With 22 years of calling races, what would you say is your favorite thing about the sport?

The best thing that I like about the sport is the people in it. I have met a lot of great people that love this sport. Lots of fans of the sport that are great. I like the people that I work with now and miss many people that I have worked with in the past. All pro’s and all wanting to put on the best show possible. We are still The Showplace of Greyhound Racing.

Derby Lane has had some movie exposure, such as Oceans 11 and Infiltrator. They have also been involved in the Mutt Derby, which helps raise money for greyhound adoption. Over the years, what would you say has been one of your favorite memories, events, or promotions at Derby Lane?

There’s been a ton of great events here. I was very proud to be a part of those movies and the one that everyone was talking about was on the award winning show Breaking Bad. The episode was 2 of the main stars sitting in a very dark bar by themselves and in the background they had my voice calling the races on the TV’s in the Bar. It was very cool. Lots of people freaked out when they started to hear the call in the background… I got a ton of feedback on that.

Jim Peake calling a race at Derby Lane. Photo provided by Michael Black.

Derby Lane features your selections at the bottom of every race page. What kinds of things do you look at when handicapping?

I do the picks every day for the program and do the Morning Line as well. I do them 3 days in advance. When looking at the entries I try and find the grade dropper first, then check out their last couple of races and try to remember their races. I believe the Morning Line is a guide for the non pro’s and people coming to the track for the first time. I believe it is a guide for the novice player to begin their handicapping. Just a little help to get started in the process of picking their winners. I don’t get them all right, but I get a few…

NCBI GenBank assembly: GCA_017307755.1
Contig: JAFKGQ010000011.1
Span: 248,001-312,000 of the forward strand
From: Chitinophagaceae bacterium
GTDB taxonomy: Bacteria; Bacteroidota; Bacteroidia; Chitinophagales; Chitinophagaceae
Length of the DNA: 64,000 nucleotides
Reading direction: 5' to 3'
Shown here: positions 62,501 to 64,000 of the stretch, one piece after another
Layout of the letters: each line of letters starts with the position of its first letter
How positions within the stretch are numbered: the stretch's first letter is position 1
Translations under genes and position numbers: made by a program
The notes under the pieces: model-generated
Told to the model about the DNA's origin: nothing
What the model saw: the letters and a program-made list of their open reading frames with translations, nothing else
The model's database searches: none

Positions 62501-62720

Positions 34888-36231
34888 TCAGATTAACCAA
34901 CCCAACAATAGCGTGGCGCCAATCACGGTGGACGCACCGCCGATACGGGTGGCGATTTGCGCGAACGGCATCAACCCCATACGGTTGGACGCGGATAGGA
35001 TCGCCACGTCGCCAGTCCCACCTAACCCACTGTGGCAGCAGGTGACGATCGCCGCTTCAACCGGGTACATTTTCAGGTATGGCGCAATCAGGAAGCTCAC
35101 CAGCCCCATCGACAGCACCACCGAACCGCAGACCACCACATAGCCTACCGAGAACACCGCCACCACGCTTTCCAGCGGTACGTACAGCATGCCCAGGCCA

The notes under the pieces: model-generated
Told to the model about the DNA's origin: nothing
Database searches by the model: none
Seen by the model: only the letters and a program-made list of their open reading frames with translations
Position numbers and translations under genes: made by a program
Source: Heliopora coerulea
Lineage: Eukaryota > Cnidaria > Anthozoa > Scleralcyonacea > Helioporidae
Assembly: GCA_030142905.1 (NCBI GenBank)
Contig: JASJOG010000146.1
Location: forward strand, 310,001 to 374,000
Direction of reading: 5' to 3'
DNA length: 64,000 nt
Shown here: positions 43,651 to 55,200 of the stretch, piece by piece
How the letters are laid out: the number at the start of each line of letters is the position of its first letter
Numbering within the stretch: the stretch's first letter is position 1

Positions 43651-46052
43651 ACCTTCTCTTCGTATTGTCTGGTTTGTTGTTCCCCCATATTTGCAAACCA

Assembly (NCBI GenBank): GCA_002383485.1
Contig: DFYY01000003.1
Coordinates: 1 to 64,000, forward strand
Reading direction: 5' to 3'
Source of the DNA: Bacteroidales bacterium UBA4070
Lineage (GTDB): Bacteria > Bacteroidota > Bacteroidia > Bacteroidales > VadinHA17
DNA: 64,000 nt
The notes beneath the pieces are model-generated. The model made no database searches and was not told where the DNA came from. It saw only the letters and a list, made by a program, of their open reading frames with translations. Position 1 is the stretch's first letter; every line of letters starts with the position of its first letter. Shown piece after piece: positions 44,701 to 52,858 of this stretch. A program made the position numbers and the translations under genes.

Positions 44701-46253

We can’t help but smile every time we hear a race called by Jim. His enthusiasm and love for greyhound racing shines through each time he’s at the mic. We enjoyed gaining more insight on one of our favorite track announcers and hope you did as well. If you’re ever in the area, we encourage you to stop by Derby Lane to listen to Jim call the races live. Check out some of his picks at the bottom of the program, too, and make a day of it.

We would like to thank Jim Peake for taking the time to answer our questions. Check out his “Peake’s Picks” via Derby Lane’s website. One of our main goals is to promote the greyhound industry. Do you work in the greyhound racing industry or know someone who does? Would you be interested in being featured in our blog or podcast? Contact us at

This Week With The Professor: Handicapping Thoroughbreds vs. Greyhounds

In honor of the Belmont Stakes running today, June 10th, I thought it might be a good time to discuss the differences between greyhound and thoroughbred handicapping. Let’s look at several factors and see how they are different. Class: In greyhound

Class: In greyhound racing, the greyhounds grade themselves by their performance. In thoroughbred racing, the owners and trainers decide what class to run their horses in.

Speed: In greyhound racing, you can evaluate speed by knowing that the greyhound will always run as hard as they can at the start, so their performance will be more consistent. In thoroughbreds, the jockey will rate the horse, so they may show more speed in some races than others.

Post position: In greyhound racing, post postion is very important, as some dogs like to run on the inside and others the outside. In thoroughbred racing, while post is somehwat important depending on the size of the field, it’s not nearly as critical as with greyhounds.

Human factor: In greyhound racing, the greyhound will run with the same style in every race, and therefore can be counted on to run more as predicted. With thoroughbred racing, the human has much more control of how the horse runs, as the trainer or jockey may decide to change the running style of that horse from race to race. In addition, when a trainer drops a horse in class, you have to be suspect of the horse’s condition.

Trouble: In greyhound racing, there is more bumping, and collisions are commonplace, whereas in thoroughbred racing, bumping is not allowed and may result in disqualification.